To deal with the first problem, it is observed that people or vehicles tend to follow the same paths in most cases, i.e., roads, walkways, corridors etc. The system and method of the present system uses this conformity in the traversed paths to establish correspondence. The system learns this conformity and hence the intercamera relationships in the form of multivariate probability density of spacetime variables (entry and exit locations, velocities, and transition times) using Parzen windows.
To handle the appearance change of an object as it moves from one camera to another, it is shown that all color transfer functions from a given camera to another camera lie in a low dimensional subspace. The tracking method and system learns this subspace by using probabilistic principal component analysis and uses it for appearance matching. The present invention does not require explicit intercamera calibration, rather the system learns the camera topology and subspace of intercamera color transfer functions during a training phase. Once the training is complete, correspondences are assigned using the maximum a posteriori (MAP) estimation framework using both location and appearance cues.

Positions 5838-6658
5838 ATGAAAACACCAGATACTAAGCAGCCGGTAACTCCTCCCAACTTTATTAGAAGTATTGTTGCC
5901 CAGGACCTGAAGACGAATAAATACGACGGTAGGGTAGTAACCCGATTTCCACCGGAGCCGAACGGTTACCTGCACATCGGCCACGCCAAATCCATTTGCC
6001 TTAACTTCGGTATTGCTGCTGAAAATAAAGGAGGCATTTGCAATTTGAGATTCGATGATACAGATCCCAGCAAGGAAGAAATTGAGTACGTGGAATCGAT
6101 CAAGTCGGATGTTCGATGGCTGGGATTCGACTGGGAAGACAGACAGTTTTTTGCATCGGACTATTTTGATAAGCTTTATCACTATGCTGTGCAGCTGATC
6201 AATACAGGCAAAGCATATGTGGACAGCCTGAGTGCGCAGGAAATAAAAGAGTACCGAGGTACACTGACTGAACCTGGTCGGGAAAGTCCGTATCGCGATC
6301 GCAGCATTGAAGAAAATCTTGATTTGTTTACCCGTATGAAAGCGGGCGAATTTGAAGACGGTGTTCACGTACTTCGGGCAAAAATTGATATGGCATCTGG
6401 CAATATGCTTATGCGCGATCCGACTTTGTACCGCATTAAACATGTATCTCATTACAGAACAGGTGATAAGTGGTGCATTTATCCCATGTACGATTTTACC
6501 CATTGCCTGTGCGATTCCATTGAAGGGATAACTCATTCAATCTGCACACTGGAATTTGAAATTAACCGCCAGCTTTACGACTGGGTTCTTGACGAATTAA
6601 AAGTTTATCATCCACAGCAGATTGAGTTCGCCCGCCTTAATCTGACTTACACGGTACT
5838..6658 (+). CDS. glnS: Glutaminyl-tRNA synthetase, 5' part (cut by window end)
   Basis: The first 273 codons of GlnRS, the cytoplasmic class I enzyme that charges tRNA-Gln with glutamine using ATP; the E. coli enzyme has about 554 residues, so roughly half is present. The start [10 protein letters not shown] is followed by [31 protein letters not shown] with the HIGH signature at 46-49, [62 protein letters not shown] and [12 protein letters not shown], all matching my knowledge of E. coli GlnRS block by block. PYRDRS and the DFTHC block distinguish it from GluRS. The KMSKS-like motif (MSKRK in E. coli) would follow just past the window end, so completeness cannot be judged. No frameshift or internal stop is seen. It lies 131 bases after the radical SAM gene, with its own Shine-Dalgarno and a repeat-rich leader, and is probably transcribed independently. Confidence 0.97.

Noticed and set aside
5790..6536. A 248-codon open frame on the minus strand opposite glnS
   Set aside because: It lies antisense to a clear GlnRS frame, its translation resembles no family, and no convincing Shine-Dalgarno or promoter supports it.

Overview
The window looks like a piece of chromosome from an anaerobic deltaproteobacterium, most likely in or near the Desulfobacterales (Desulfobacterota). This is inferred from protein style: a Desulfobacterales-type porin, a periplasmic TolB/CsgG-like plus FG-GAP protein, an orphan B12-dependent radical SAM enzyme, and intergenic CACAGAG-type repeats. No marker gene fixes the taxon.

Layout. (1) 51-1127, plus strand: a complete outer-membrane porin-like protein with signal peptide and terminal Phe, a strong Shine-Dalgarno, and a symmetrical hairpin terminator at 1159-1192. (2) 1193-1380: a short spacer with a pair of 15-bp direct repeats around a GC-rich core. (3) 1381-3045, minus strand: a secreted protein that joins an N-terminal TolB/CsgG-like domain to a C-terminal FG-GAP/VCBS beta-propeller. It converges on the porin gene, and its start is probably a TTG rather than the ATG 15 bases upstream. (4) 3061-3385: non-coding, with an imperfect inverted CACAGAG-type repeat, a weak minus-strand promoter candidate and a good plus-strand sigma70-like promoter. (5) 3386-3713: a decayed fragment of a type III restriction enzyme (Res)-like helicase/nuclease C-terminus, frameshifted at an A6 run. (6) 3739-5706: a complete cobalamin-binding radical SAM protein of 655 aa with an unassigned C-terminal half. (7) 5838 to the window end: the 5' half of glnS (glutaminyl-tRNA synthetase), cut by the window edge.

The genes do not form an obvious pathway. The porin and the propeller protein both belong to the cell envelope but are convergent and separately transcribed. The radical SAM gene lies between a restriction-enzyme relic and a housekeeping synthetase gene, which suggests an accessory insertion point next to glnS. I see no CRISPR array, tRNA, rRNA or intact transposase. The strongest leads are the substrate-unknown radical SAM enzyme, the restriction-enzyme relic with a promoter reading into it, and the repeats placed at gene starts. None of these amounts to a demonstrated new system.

The method and system of the present invention uses probabilities to find correspondences between objects tracked by individual cameras. Simply put, a conventional security camera system tracks objects within view of individual cameras and records the tracks. The novel system and method disclosed herein, finds correspondences between the tracks recorded by individual cameras such that the two corresponded tracks (tracks from one camera and tracks from another camera) belong to the same object in the same world. The resultant set of tracks represents the path traveled by the object.